So the reason I mentioned all of these is, it's not just the technology. Technology is the catalyst for much broader transformations. And as a result, we don't talk about like with cloud integrated into existing infrastructure: you have to change a lot of things from a technology, from the business, from the culture, from the workforce relationship perspectives in order for you to be successful. And you can't just do it in one swoop journey. So it was one of the main reasons why we talk about a journey because you're changing so many parameters.

Erik: And this is perhaps one of the reasons that IoT has not been adopted as rapidly as the technology has advanced. So you see a lot of new technology that's coming to market that on the face of it appears quite mature enough and it seems to make sense from a business model perspective. But often there are adoption barriers that are unrelated to the technology, related to do we have the competence to implement and to operate this technology? Do we have the competence in our procurement department to analyze and choose the best vendors or the best partners and so forth?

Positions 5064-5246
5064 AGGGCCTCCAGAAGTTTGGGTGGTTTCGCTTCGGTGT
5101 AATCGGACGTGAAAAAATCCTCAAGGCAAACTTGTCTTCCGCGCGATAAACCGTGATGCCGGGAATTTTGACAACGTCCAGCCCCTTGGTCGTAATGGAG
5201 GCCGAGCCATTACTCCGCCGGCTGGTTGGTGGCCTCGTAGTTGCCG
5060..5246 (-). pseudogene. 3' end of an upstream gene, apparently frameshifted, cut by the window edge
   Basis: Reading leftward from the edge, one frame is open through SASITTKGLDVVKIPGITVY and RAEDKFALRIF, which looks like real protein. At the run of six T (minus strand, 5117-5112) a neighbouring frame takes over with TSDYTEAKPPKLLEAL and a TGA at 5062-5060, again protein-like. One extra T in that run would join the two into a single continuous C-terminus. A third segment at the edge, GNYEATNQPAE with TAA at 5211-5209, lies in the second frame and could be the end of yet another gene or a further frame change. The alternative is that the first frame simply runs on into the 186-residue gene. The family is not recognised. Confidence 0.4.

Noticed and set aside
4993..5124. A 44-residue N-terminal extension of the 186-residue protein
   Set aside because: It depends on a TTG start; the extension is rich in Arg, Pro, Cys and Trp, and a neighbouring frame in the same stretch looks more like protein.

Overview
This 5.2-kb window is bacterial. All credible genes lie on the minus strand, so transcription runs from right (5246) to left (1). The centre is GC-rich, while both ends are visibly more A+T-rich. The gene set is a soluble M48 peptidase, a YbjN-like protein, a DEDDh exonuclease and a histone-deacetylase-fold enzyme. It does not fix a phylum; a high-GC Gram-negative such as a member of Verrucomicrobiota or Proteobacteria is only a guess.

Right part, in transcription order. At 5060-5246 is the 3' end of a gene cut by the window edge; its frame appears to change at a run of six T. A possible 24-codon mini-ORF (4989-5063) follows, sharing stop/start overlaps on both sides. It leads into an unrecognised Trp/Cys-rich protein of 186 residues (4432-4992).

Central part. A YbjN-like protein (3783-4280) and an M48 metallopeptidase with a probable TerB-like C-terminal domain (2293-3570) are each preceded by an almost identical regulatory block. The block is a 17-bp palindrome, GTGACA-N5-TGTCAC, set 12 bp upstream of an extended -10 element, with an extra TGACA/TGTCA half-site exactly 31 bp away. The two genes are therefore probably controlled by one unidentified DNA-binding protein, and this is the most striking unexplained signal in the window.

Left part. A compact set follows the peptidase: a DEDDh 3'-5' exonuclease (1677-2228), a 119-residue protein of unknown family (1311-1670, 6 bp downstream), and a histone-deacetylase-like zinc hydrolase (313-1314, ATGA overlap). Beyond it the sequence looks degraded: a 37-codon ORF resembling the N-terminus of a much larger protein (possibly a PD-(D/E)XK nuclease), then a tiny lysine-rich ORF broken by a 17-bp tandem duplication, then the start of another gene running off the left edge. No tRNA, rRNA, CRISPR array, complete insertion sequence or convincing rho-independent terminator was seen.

How do you start a conversation with a company that's beginning this journey if there's multiple parameters that they're going to have to consider and you're going to be talking to somebody that maybe they're in the C suite, and they actually do have control indirectly over these, maybe they're below or they actually don't have control over all the relevant parameters, but nonetheless they're essential starting point?